The procedure may alternatively be that the workpiece spindle 24 is not fixed in the Y-axis, but, in addition to the movement of the fast-tool assembly 36 in the F1-axis, a geometry-generating movement of the workpiece spindle 24 in the Y-axis takes place, or more precisely, the geometry generation is distributed over the Y-axis and the F1-axis in a manner such that the Y-axis is responsible for the slower movement portion, while the F1-axis adopts the faster movement portion. The advantage of this procedure, which is described in greater detail in prior German patent application 10 2005 021 640.4 of the same applicant, is, in particular, that a fast-tool assembly 36 can be used with a lower stroke and therefore greater rigidity, and, in addition higher machining speeds can be achieved.

Albeit that, in the embodiment example described, the X-Y plane runs horizontally, whereas the X-F1 plane and the X-F2 plane are tilted away from the horizontal by an angle α, the circumstances encountered may well also be the reverse, with a horizontally running X-F1 plane and X-F2 plane, and an X-Y plane set at an angle relative to the horizontal. A configuration in which both the X-Y plane and the X-F1 plane/X-F2 plane are tilted away from the horizontal, although by different angular amounts, is also conceivable.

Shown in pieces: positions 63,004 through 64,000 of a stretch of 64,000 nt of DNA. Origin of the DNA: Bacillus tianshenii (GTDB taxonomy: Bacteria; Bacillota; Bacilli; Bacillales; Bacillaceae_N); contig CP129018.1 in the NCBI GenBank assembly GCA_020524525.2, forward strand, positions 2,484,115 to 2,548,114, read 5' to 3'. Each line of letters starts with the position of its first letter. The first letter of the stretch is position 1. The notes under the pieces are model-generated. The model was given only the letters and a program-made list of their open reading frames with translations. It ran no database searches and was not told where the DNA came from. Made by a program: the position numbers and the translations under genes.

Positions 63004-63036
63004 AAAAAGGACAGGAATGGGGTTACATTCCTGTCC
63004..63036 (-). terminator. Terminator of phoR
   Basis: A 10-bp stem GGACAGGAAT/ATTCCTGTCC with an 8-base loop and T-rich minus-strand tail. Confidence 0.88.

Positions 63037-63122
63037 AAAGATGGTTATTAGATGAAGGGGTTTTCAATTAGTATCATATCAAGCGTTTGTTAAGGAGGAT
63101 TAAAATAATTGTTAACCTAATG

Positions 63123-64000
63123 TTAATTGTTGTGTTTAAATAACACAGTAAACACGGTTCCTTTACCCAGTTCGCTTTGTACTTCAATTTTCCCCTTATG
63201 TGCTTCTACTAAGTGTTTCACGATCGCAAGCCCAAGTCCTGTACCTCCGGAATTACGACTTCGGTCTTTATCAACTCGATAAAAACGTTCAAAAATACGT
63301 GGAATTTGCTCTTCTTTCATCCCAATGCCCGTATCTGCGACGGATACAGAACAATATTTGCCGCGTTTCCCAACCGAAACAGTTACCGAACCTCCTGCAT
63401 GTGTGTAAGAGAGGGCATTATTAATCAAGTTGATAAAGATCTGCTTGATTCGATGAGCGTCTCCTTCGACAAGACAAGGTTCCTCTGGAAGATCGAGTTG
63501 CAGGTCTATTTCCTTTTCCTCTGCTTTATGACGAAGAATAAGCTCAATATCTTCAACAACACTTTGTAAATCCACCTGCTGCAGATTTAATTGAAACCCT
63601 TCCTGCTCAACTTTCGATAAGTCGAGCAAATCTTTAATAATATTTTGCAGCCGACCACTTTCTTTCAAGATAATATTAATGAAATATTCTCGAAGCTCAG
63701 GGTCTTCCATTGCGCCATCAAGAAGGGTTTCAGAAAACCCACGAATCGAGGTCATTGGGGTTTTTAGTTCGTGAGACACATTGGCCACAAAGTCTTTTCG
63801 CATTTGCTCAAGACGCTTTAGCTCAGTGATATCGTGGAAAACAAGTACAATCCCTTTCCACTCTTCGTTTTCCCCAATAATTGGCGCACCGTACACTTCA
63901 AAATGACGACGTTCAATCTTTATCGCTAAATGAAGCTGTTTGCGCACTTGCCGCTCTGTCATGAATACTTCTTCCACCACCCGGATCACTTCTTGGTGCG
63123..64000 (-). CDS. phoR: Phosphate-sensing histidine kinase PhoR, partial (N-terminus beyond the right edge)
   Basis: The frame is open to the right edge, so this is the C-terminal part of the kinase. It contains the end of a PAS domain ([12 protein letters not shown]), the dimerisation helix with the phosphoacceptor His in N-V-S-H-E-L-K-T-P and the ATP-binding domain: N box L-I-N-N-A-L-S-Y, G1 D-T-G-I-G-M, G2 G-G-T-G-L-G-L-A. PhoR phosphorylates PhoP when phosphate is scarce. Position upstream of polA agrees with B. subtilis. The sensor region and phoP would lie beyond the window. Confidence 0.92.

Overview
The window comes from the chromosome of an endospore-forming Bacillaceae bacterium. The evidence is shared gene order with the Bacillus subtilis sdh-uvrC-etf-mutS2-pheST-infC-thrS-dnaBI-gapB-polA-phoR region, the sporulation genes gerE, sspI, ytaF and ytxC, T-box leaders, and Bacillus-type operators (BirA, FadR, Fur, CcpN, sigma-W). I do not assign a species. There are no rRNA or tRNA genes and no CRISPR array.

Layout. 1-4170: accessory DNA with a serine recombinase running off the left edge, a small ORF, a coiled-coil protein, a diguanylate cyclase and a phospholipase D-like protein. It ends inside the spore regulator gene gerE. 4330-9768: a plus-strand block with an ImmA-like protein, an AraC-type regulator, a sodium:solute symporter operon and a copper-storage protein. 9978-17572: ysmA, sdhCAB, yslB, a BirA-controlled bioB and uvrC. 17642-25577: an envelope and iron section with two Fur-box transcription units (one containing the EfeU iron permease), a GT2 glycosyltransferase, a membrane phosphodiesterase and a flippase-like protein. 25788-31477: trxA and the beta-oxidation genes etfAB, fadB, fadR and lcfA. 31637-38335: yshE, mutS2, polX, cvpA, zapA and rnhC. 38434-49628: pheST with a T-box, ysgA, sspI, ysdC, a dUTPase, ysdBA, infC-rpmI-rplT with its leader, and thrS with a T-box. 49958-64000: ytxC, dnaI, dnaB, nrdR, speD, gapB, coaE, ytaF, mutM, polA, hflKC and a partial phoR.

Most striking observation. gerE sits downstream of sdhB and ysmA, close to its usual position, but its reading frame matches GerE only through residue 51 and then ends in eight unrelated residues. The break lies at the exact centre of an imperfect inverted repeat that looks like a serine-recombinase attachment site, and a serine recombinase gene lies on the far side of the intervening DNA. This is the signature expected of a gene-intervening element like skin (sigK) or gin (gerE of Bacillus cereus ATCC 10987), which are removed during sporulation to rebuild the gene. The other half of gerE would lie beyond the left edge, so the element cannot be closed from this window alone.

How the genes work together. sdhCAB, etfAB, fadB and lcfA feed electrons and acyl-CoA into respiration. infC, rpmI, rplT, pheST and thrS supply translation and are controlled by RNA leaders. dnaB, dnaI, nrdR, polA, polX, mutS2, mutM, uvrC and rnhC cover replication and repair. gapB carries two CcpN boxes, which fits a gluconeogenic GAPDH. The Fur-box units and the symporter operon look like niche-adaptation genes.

FIG. 7 shows the graver 50, which was shown only schematically in FIGS. 2 and 5, in detail, in a larger-than-life scale. The graver 50 has a cylindrical steel body 60, which is equipped on its (in FIG. 7) left-hand side with a centrical threaded shoulder 62. By means of the threaded shoulder 62, the graver 50 can be fastened on the shuttle 46 of the second fast-tool assembly 38, to which end the threaded shoulder 62 is screwed into a threaded aperture (not shown) provided on the end face of the shuttle 46, which is complementary to the threaded shoulder 62. In order that it is possible to tighten the graver 50 on the shuttle 46, the body 60 is provided with a transverse aperture 64, through which a tool, e.g. a screwdriver, can be inserted so that a sufficiently great torque can be exerted on the graver 50. Alternatively, the body 60 could also be provided on the external periphery with a key surface. After a conical transition surface 66, the body 60 ends on the (in FIG. 7) right-hand side with a flat end face 68. Extending away from the end face 68 is an end section 70 of the graver 50, which, after a cylindrical fastening section 72, terminates with a point 74, tapering in an essentially conical manner towards the end 51 of the graver 50. Albeit that the end section 70 may be produced from the same material as the body 60 and may, if applicable, be hardened at the point 74, a design in which the end section 70 comprises metal carbide is preferred. Accordingly, starting from the end face 68, the body 60 is provided with a blind hole (not shown) in which, as an insert, the end section 70 is fastened coaxially with the body 60, e.g. using a soldered connection.